George Washington Papers

To George Washington from Major General William Heath, 17–18 November 1780

From Major General William Heath

West point Novr 17th[–18] 1780

Dear General

I am this evening honored with yours of yesterday, will endeavour to have every thing respecting the proposed forage conducted conformable to your directions, I have ordered five of the best Boats we have to be Sent down tomorrow morning, The Subaltern and twenty five boatmen I think may be depended on.1

On monday morning parties will be Sent out to empress Teams, beginning at the extreme distances and moving downwards, it is Supposed and intended that they be at North Castle on Wednesday night,2 They will be preceeded and covered by the Troops who are to march in three Columns, One on the Tarry town road, one on the White plains road, and the Other on the Bedford road, It is now proposed to forage in Tarry town, Rye, and New Rochel, if the two latter should be thought expedient, which I hope to be informed of tomorrow,3 each column, will have One light Field piece,4 The troops will be positively instructed to be at the place where the chain is to be formed at the time mentioned in your Letter. General Starke, the only General Officer I have here, will command, the men belonging to each Brigade will form a Regt. The Regts will be Commanded by Colonels Shreve, Jackson, and Cilley, Lieut. Colonels Barber, Olney, and Dearborn, Majors Cummings, Wylles and [ ] not yet determined, and a proper number of Capts. and Subalterns,5 these will be Joined by the Troops on the Lines above croten river, about 100, and by Colol Sheldons Regiment and the Detachment of Infantry with him, about 200 in the whole, The Dragoons divided to the three Columns for videtts &c. a Troop of Militia Light horse, Capt. Delivan for the Same purpose,6 I shall also order the Connecticut State Troops at Horseneck (which I observe by my Instructions to be Under my command) to advance on the Day mentioned to New Rochel,7 all the precautions you are pleased to mention will be duly observed.8 If your Excellency Should have Objections to any part of th⟨e⟩ foregoing, as there will be time to ⟨Change⟩ the disposition, I request you would be pleased to Signify it.

It is expected that about 200 teams will be collected, and it is probable that the covering party will not move off the Ground untill Fryday afternoon, or night.

Colonel Govion went this afternoon for Head Quarters. I have the honor to be with the greatest respect & Esteem Your Excellency Most Obedient Servant

W. Heath

P.S. 18th The Boats are gone down the river, I cannot learn that the Enemy have any vessels above Dobbs’ Ferry.9


ALS, DLC:GW; ADfS, MHi: Heath Papers. Heath wrote “(Private)” on the cover of the ALS (see also n.2 below). Mutilated material on the ALS is supplied in angle brackets from the draft.

2Heath wrote Maj. John Campbell, deputy quartermaster general, from West Point on Saturday, 18 Nov.: “The 250 men will be at the Village tomorrow They must proceed and Compleat their business so as to have the Teams that go on the eastern route at North Castle on Wednesday night, and those for Tarry town at the New Bridge at the Same time, The troops that empress the teams are to march and keep with them, Please to have the Horses ready on monday for the artillery, Twelve will be wanted and let them be good” (MHi: Heath Papers). Campbell replied to Heath from Continental Village, N.Y., on the same date: “I have received your’s by the bearer and shall strictly adhere to the orders respecting the party, and send the letter to Genl Washington by Express” (MHi: Heath Papers). Campbell had sent Heath a detailed plan, dated 16 Nov., proposing “that 250 troops properly Officered will be wanted for the Impressing Teams for the Purpose of Transporting Forage from the Lines, They to be divided Into five parties … The Number of Teams Expected to be got is 200” (MHi: Heath Papers; see also Campbell to Heath, same date, MHi: Heath Papers). Heath later wrote in his memoirs for 19 Nov.: “Five companies, of 50 men each, marched from West Point, for the purpose of impressing teams in the upper part of Westchester, and lower parts of Dutchess Counties, preparatory to the grand forage” (Wilson, Heath’s Memoirs description begins Rufus Rockwell Wilson, ed. Heath’s Memoirs of the American War. 1798. Reprint. New York, 1904. description ends , 278).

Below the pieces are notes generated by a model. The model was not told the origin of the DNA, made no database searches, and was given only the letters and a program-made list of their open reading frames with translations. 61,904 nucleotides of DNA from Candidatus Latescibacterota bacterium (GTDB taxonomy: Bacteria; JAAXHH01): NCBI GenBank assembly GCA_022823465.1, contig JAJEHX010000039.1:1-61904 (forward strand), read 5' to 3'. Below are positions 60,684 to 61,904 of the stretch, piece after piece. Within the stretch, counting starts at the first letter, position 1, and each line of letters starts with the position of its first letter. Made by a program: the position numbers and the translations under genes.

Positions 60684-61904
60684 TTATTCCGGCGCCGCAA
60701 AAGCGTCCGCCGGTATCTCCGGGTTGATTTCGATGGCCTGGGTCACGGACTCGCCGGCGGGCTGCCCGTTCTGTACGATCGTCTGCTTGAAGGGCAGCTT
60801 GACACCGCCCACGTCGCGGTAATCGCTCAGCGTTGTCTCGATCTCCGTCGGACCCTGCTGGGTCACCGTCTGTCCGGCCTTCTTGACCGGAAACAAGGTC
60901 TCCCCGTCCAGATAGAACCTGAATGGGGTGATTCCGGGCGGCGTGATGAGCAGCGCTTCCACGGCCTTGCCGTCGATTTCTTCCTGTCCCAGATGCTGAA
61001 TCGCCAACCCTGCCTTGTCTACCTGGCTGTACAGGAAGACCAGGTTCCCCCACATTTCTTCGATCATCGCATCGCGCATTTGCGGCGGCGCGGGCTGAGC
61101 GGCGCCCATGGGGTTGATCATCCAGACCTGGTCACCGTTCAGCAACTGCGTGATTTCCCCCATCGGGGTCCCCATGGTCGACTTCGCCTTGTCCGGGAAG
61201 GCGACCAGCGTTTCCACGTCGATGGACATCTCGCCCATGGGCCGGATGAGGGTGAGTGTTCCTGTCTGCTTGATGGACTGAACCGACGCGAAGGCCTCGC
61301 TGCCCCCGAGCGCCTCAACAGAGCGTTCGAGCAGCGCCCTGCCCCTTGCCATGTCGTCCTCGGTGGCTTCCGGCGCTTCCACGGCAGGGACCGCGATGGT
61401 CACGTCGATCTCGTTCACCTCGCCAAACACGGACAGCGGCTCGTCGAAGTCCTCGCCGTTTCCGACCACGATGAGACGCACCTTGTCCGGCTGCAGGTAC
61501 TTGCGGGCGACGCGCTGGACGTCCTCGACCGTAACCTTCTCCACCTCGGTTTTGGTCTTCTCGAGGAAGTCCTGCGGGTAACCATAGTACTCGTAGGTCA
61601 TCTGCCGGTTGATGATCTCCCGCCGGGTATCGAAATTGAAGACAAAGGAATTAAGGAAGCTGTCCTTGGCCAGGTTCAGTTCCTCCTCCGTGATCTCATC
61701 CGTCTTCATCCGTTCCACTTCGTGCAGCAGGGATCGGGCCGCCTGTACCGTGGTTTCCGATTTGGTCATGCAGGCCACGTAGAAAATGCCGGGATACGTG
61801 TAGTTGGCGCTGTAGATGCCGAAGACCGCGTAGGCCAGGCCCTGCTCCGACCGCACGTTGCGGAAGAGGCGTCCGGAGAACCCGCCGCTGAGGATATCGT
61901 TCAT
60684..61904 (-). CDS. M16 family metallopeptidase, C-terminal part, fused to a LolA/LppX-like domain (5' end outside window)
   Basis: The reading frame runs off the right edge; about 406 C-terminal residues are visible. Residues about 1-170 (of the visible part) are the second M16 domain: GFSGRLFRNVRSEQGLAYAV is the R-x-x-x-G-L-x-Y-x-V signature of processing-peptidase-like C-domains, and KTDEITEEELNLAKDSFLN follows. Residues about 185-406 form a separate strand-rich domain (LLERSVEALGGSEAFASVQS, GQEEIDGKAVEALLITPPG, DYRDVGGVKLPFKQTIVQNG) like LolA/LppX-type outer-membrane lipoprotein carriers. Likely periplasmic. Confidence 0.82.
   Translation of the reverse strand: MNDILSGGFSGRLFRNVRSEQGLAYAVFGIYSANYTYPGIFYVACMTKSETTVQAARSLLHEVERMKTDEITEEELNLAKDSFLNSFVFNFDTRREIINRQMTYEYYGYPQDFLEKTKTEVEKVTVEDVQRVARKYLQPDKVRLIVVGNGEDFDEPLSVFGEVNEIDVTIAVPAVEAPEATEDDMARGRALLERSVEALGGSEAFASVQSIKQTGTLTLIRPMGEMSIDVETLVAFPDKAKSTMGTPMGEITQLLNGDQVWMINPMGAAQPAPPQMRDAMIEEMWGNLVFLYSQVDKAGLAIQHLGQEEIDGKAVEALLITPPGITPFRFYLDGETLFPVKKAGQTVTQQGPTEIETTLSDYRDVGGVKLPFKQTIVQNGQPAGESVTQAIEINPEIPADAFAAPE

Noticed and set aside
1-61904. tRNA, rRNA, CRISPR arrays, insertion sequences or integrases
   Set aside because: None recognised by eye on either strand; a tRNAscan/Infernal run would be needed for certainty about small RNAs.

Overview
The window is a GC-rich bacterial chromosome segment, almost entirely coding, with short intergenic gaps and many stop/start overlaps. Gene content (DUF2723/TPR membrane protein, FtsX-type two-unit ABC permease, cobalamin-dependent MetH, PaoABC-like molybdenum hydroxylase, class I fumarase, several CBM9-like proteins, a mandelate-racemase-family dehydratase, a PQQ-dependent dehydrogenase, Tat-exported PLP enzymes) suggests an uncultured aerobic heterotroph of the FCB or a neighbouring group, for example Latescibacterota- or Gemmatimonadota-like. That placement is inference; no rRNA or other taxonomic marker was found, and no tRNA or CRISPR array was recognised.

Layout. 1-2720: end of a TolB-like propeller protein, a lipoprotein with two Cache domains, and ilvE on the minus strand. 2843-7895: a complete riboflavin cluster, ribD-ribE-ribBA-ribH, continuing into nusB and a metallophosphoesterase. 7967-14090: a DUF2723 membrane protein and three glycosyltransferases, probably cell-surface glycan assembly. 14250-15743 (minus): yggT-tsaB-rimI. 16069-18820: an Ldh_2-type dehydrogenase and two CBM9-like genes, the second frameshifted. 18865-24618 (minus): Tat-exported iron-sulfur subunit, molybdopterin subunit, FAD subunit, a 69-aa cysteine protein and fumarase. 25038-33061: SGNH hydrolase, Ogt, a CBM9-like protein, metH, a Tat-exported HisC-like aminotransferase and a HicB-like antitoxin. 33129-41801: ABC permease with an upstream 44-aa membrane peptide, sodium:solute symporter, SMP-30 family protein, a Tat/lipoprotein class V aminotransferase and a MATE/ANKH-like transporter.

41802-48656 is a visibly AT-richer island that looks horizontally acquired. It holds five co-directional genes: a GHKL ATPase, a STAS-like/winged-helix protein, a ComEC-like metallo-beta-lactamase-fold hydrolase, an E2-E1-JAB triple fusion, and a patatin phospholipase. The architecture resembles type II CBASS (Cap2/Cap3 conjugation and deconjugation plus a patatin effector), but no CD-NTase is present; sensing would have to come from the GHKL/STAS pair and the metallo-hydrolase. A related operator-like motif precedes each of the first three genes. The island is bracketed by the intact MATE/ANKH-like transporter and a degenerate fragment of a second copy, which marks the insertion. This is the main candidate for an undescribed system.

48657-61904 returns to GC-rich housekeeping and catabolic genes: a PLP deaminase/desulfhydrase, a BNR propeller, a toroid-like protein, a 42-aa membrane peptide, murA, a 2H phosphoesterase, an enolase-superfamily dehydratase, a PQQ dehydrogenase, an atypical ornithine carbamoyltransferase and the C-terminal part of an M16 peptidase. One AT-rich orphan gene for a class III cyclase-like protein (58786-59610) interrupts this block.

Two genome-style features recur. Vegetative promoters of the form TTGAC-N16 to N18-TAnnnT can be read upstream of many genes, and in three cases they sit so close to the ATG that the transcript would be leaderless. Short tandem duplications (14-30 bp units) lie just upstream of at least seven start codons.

3Col. Elisha Sheldon wrote Heath from North Castle, N.Y., on 18 Nov. in response to Heath’s question on “the practicability of Foraging as low as N. Rochelle.” Sheldon believed “the Risque will be greater than the advantage that will arise from the Quantity that can be Collected. … In my opinion would be sufficient to forage as low as Marroneck White plains & Dobbs’s Ferry. Should you think proper to proceed in this plan, I think it would be Necessary to have 400 Troops on the East & 400 on the west of the River Bank which with the Horse and Infantry under my Command, I believe would make us safe in Collecting as low as beforementioned” (MHi: Heath Papers).